Diversity and Cross-Cultural Issues
Main article: Diversity and Cross-Cultural Issues in Madagascar
In Madagascar, as in other Peace Corps host countries, Volunteers’ behavior, lifestyles, background, and beliefs will be judged in a cultural context very different from our own. Certain personal perspectives or characteristics commonly accepted in the United States may be quite uncommon, unacceptable, or even repressed in Madagascar.
Outside of Madagascar’s capital, residents of rural communities have had relatively little direct exposure to other cultures, races, religions, and lifestyles. What is viewed as “typical” cultural behavior or norms may be a narrow and selective interpretation, such as the perception in some countries that all Americans are rich and have blond hair and blue eyes. The people of Madagascar are justly known for their generous hospitality to foreigners; however, members of the community in which you will live may display a range of reactions to differences that you present.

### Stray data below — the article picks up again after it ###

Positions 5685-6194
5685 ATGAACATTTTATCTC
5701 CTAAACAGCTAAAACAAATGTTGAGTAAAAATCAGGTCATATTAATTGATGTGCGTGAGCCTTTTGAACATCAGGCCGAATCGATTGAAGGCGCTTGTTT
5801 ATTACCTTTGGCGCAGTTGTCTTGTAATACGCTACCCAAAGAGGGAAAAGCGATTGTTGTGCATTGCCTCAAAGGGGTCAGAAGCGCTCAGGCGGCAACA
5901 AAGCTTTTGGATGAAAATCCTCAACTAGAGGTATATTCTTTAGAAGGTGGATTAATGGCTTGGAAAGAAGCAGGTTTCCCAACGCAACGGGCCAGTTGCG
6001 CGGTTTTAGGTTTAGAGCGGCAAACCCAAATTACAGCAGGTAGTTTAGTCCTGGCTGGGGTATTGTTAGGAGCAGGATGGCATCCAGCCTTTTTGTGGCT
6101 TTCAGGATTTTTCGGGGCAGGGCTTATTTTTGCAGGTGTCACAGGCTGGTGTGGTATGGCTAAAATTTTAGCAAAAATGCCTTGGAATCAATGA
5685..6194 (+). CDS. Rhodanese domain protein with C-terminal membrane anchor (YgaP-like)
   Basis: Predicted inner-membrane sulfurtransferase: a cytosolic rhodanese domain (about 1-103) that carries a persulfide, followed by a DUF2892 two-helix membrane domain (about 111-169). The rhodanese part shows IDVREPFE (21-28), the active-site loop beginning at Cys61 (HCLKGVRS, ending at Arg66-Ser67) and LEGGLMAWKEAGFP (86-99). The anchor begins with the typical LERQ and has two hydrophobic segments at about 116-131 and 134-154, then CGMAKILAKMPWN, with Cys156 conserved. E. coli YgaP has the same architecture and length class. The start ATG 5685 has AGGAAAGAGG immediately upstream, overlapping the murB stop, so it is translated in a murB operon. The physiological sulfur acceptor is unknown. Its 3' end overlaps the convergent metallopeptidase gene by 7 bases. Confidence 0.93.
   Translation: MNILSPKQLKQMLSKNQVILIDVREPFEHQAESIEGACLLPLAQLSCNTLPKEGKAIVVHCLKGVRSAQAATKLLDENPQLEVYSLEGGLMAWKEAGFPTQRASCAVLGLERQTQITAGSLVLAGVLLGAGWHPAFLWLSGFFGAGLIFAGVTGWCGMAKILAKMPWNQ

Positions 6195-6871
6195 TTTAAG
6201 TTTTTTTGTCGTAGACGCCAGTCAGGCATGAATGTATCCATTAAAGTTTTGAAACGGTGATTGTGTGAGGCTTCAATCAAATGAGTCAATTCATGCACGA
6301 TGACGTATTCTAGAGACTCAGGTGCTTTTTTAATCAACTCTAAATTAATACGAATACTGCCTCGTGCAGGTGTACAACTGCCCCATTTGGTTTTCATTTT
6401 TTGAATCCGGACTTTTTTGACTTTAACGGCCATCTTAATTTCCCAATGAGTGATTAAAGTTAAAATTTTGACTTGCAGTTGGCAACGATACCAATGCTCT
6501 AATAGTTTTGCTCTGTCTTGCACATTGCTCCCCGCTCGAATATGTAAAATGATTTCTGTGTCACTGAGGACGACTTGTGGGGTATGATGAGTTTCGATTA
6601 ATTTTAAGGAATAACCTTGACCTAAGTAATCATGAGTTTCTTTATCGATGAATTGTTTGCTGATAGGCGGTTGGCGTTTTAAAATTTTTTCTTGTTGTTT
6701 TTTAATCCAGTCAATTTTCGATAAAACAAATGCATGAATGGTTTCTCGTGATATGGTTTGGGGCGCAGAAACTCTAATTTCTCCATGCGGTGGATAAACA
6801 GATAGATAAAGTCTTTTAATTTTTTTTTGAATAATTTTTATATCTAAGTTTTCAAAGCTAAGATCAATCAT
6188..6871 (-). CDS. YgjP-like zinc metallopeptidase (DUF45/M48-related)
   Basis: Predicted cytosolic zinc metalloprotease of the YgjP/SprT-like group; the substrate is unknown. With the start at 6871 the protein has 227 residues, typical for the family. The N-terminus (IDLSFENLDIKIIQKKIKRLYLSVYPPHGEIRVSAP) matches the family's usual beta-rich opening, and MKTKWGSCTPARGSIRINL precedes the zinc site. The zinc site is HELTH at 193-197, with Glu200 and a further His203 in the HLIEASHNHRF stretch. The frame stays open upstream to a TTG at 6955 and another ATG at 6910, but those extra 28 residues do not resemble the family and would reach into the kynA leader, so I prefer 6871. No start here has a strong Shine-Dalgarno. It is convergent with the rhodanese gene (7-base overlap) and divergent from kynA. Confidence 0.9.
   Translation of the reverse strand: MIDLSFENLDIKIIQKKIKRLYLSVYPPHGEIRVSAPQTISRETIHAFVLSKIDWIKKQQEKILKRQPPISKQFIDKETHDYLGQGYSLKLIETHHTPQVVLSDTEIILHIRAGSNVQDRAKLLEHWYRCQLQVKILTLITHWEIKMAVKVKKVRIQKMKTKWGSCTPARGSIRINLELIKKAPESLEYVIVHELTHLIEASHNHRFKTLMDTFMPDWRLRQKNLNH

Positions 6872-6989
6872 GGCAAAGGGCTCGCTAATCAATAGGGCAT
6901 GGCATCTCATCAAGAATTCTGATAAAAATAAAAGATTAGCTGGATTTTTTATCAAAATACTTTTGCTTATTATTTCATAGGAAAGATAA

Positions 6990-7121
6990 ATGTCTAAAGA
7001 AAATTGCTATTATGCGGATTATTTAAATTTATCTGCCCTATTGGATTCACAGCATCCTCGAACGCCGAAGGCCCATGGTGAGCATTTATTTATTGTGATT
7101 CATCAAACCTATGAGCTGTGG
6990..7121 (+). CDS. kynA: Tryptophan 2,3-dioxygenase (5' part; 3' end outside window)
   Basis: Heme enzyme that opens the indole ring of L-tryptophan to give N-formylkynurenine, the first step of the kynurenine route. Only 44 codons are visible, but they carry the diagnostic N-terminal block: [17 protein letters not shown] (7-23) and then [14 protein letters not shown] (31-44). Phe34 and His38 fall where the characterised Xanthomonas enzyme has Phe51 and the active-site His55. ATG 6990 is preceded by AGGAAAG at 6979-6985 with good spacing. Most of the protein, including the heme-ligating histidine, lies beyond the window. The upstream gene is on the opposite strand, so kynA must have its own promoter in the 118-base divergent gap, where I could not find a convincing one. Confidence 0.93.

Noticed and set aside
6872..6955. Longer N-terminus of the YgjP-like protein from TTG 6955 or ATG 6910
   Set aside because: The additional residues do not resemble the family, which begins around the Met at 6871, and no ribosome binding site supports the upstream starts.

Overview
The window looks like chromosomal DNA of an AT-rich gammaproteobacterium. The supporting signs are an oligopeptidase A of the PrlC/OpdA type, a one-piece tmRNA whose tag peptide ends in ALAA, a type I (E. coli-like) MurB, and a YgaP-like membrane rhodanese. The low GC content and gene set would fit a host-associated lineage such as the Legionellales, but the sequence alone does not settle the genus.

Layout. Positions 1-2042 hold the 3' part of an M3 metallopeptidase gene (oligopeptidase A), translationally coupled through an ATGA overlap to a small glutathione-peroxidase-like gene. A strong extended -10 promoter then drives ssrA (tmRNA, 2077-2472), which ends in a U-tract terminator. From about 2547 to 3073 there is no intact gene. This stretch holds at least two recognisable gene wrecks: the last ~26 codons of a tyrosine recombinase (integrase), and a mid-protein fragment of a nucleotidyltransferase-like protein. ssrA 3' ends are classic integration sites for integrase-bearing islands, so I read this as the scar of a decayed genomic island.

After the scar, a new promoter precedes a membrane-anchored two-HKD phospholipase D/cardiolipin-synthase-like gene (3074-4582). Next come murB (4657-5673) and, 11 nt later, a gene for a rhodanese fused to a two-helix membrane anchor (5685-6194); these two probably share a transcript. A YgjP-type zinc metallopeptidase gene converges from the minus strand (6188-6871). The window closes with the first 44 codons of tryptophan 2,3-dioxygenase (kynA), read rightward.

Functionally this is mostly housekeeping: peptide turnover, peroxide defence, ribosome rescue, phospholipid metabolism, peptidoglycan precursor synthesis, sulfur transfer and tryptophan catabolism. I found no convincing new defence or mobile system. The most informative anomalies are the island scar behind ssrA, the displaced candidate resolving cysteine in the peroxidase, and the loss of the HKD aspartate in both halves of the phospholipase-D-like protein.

- Possible Issues for Female Volunteers
- Possible Issues for Volunteers of Color
- Possible Issues for Senior Volunteers
- Possible Issues for Gay, Lesbian, or Bisexual Volunteers
- Possible Religious Issues for Volunteers
- Possible Issues for Volunteers With Disabilities
 Frequently Asked questions
Main article: FAQs about Peace Corps in Madagascar
- How much luggage will I be allowed to bring to Madagascar?
- What is the electric current in Madagascar?
- How much money should I bring?
- When can I take vacation and have people visit me?
- Will my belongings be covered by insurance?
- Do I need an international driver’s license?
- What should I bring as gifts for Malagasy friends and my host family?
- Where will my site assignment be when I finish training and how isolated will I be?
- How can my family contact me in an emergency?
- Can I call home from Madagascar?
- Should I bring a cellular phone with me?
- Will there be e-mail and Internet access? Should I bring my computer?
 Packing List
Main article: Packing List for Madagascar